Russia-backed separatists claimed to have captured a railway city in eastern Ukraine. Moscow's forces tried to gain ground Friday by pounding another Ukrainian-held region where 1,500 people have been killed since the beginning of the war.
Boris Johnson, the British Prime Minister, stated that Russian President Vladimir Putin was making slow, but tangible, progress in the Donbas, despite the cost of the Russian military. Meanwhile, pro-Russian separatists claim they have taken Lyman, a strategic town.
Ukraine fears the worst as Russia's offensive in eastern Donbas makes significant progress during intense fighting.
Boris Johnson said that Russia is making "palpable" progress in eastern Ukraine, even though it comes at a cost to its military. British PM Boris Johnson stated that it was vital to continue supporting the Ukrainian military.
Friday's announcement by the Moscow branch of Ukraine Orthodox Church that it would be breaking with Russia was historic. It declared its "full independence” from Russian spiritual authorities.
Russian President Vladimir Putin stated that Ukraine should remove seamines from areas around its ports in order to ensure safe shipping. The statement was made in a Friday phone call with Karl Nehammer, the Austrian Chancellor.
Putin used the same call to reject accusations that Russia's blocking of Ukrainian ports was preventing agricultural exports and driving up global food prices.
According to UNHCR, almost 3 million Ukrainian refugees fled the Ukraine-bordering countries to seek refuge in other European countries.
As the Donbas offensive intensifies, Ukraine fears a repeat of Mariupol's horrors
Moscow-backed separatists attacked eastern Ukraine's industrial Donbas on Friday. They claimed the capture of a railway station hub. This was in response to growing concerns that other cities in the region might be subject to the same horrors as Mariupol's people in the weeks preceding the port's capture.
Officials from Ukraine renewed their calls for sophisticated Western-supplied weaponry. They stated that without it, Ukrainian forces would not be able stop Russia's offensive.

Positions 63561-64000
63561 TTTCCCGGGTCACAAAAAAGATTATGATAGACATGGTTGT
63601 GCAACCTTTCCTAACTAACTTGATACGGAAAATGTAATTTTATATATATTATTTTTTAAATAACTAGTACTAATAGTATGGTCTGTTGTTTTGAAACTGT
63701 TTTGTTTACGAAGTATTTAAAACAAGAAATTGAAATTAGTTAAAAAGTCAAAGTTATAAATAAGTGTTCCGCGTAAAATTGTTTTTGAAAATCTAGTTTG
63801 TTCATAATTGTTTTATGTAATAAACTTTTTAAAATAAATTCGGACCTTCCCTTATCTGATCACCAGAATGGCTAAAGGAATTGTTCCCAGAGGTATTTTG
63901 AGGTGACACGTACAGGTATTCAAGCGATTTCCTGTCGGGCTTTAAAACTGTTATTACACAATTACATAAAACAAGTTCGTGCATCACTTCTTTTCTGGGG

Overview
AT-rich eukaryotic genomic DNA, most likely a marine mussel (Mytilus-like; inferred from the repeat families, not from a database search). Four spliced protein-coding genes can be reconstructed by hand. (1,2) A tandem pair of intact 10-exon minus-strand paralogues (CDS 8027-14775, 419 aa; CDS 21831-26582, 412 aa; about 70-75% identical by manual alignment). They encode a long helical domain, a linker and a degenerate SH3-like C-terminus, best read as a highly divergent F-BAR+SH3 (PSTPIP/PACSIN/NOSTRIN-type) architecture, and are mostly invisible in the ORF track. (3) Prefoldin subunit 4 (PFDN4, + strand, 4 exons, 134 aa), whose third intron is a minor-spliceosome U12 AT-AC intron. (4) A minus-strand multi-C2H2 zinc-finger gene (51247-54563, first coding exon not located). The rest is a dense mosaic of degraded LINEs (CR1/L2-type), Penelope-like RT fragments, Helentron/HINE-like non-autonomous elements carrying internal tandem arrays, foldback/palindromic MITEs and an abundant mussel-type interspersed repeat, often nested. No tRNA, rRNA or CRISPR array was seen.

Friday's fighting was focused on two cities, Sievierodonetsk (nearly Lysychansk). These are the last areas that Ukraine has taken control of in Luhansk. This is one of the two Donbas provinces where Russia-backed separatists hold some territory for the past eight years. According to authorities, 1,500 people have died in Sievierodonetsk since the war began three months ago.
According to Oleksandr Striuk, Sievierodonetsk Mayor, "Massive artillery bombardment does not stop day and night." "The city is being destroyed in a systematic manner - 90% of its buildings are damaged."
Striuk described the conditions in Sievierodonetsk as resembling the battle for Mariupol in Donetsk, another province of the Donbas. The port city is now in ruins and was under constant attack by Russian forces for nearly three months. Russia finally won its capture last week. It is believed that more than 20,000 civilians have been killed.
Around 100,000 people lived in Sievierodonetsk before the war. Striuk estimated that between 12,000 and 13,000 people remain in the city. They are huddled in shelters, cut off from the rest Ukraine. The war is now in its 93rd year and has claimed the lives of at least 1,500 people. This includes those killed in shelling, fires from Russian missile strikes, and those who died due to shrapnel wounds or untreated diseases.
Striuk stated that an assault took place in the city's northeastern district, where Russian reconnaissance and sabotage teams tried to capture Mir Hotel and the surrounding area.
Mariupol is a key location for Russia's strategy for the Donbas. Moscow is consolidating control by means of state-controlled broadcast programming, and overhauled school curricula according to an analysis of the Institute for the Study of War (a Washington think tank).